The symbiosis between the giant vestimentiferan tubeworm Riftia pachyptila and an intracellular sulfur-oxidizing bacterium still fascinates researchers over 20 years after its discovery. This association, the first between a marine invertebrate and a chemoautotroph to be described, remains the best studied of the symbioses found at sulfide-rich hydrothermal vents. In the decade following the initial description of this symbiosis in 1981 (Cavanaugh et al. 1981; Felbeck 1981), many important studies have helped to characterize the physiological, biochemical, and anatomical adaptations that sustain this association (for other reviews see Fisher 1995; Nelson and Fisher 1995; van Dover 2000; Minic and Herve 2004; van Dover and Lutz 2004; Cavanaugh et al. 2005). Stable carbon isotope data and the absence of a mouth and gut strongly suggest that the adult R. pachyptila relies entirely on its bacterial symbionts for nutrition (see Fisher 1995; Nelson and Fisher 1995). These bacteria, which belong to the gamma subdivision of the Proteobacteria (Distel et al. 1988), oxidize reduced inorganic sulfur compounds to obtain energy and reducing power for autotrophic carbon fixation. Given their ability to synthesize C3 compounds from a C1 compound using chemical energy, Riftia symbionts are referred to as "chemosynthetic" (Cavanaugh et al. 2005).

Over the past 15 years, increasingly sophisticated experimental techniques (e.g., pressure chambers, vascular catheters) and new molecular technologies have dramatically increased our understanding of chemosynthetic symbioses. Specifically, for the R. pachyptila symbiosis, researchers provided new insights into the processes by which metabolites (e.g., carbon, sulfide, nitrogen) and waste products (e.g., protons) cycle among host, symbiont, and environment and identified some of the genes and corresponding enzymes involved in both host and symbiont metabolism. In addition, questions of host-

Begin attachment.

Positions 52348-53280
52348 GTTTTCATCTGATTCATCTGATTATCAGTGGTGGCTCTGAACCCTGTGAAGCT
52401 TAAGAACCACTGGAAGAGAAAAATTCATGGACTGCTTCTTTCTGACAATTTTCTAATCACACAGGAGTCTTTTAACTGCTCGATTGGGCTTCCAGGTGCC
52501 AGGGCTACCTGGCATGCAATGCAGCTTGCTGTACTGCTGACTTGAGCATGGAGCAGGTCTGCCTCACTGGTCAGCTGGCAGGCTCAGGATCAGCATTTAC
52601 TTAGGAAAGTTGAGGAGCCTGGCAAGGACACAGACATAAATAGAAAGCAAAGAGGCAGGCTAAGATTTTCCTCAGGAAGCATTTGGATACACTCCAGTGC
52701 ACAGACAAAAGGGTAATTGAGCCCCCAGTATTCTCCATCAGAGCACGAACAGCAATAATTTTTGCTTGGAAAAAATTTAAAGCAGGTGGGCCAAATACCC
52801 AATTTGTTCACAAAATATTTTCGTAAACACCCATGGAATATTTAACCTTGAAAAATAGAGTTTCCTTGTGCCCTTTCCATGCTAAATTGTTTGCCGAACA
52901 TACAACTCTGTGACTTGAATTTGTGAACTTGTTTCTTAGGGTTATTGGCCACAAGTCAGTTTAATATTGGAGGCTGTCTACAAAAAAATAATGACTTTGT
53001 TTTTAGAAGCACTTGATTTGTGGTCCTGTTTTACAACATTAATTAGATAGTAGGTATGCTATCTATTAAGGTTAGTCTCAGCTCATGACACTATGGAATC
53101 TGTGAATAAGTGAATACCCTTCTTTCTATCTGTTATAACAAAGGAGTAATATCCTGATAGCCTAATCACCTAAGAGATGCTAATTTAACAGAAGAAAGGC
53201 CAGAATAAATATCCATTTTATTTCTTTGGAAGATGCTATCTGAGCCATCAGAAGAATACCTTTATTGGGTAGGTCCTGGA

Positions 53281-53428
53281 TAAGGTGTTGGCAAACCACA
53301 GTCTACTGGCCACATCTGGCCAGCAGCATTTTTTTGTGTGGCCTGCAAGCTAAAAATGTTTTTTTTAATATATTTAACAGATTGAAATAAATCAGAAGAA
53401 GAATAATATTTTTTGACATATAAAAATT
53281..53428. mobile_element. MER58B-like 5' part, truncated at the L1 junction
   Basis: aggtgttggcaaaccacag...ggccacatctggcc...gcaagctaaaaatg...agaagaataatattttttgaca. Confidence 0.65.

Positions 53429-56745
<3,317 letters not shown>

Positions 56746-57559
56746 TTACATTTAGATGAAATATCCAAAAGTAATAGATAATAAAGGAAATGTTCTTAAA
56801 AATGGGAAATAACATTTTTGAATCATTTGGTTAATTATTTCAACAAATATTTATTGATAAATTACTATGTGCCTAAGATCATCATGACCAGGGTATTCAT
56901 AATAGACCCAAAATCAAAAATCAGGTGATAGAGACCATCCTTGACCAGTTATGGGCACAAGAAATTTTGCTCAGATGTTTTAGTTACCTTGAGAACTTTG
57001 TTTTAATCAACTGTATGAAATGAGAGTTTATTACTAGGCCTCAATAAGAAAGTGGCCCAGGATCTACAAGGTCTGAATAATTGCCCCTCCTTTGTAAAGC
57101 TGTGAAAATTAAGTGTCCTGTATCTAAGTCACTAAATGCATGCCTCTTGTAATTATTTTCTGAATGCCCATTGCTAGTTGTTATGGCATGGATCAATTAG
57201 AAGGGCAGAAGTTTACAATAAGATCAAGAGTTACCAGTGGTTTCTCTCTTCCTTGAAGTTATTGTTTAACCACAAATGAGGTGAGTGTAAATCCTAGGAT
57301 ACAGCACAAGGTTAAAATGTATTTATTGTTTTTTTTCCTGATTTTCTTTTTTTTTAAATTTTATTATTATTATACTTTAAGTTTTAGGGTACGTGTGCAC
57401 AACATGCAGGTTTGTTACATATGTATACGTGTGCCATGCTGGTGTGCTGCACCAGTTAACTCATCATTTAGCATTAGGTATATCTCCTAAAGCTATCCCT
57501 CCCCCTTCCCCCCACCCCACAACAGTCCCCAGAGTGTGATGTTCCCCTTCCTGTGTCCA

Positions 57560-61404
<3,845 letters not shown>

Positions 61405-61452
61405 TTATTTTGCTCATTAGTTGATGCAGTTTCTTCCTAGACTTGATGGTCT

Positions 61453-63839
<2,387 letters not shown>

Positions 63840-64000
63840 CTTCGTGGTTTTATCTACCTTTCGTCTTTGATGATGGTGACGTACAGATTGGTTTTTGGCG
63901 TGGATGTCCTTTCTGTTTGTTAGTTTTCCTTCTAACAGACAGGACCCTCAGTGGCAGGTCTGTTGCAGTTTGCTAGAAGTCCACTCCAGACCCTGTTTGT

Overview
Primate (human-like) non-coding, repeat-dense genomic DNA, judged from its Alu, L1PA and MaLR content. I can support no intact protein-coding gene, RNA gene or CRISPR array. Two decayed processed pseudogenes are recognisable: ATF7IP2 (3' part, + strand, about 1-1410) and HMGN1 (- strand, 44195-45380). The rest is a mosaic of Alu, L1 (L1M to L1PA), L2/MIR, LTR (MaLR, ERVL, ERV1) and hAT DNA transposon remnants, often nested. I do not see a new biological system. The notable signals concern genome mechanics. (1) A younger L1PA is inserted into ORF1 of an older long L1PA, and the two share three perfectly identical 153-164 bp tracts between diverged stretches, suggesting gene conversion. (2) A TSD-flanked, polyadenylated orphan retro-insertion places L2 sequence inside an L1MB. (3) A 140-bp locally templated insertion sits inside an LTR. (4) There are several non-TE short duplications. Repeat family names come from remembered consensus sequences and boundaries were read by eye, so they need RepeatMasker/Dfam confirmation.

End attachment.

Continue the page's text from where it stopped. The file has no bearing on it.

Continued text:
F.J. Stewart, C.M. Cavanaugh (e-mail: [email protected]) Department of Organismic and Evolutionary Biology, Harvard University, The Biological Laboratories, 16 Divinity Avenue, Cambridge MA 02138, USA

Progress in Molecular and Subcellular Biology Jörg Overmann (Ed.) Molecular Basis of Symbiosis © Springer-Verlag Berlin Heidelberg 2005

symbiont co-evolution and symbiont transmission were addressed in a number of studies, including recent work that successfully detected the free-living tubeworm protosymbiont using 16S rRNA probes for in situ hybridization (Harmer et al. 2005).

But many questions remain unanswered, particularly regarding the mechanisms of symbiont acquisition by the tubeworm, the spatio-temporal dynamics and processes of symbiont growth and metabolism, and the genetic structure and dispersal of symbiont populations. Our pursuit of answers to these questions has been hindered by the inability to culture the Riftia symbiont apart from its host. Fortunately, given the recent advances in genetic techniques and the substantial progress towards sequencing the Riftia symbiont genome (R. Feldman and R. Felbeck, pers. comm.), researchers are poised to reveal many of the genes and genetic interactions that guide the physiological, ecological, and evolutionary processes involved in this important, ecosystem-structuring symbiosis. This chapter presents an overview of the physiological ecology and evolution of the Riftia symbiosis, with mention of the genes thus far described for this association and the underlying questions that may guide future research.

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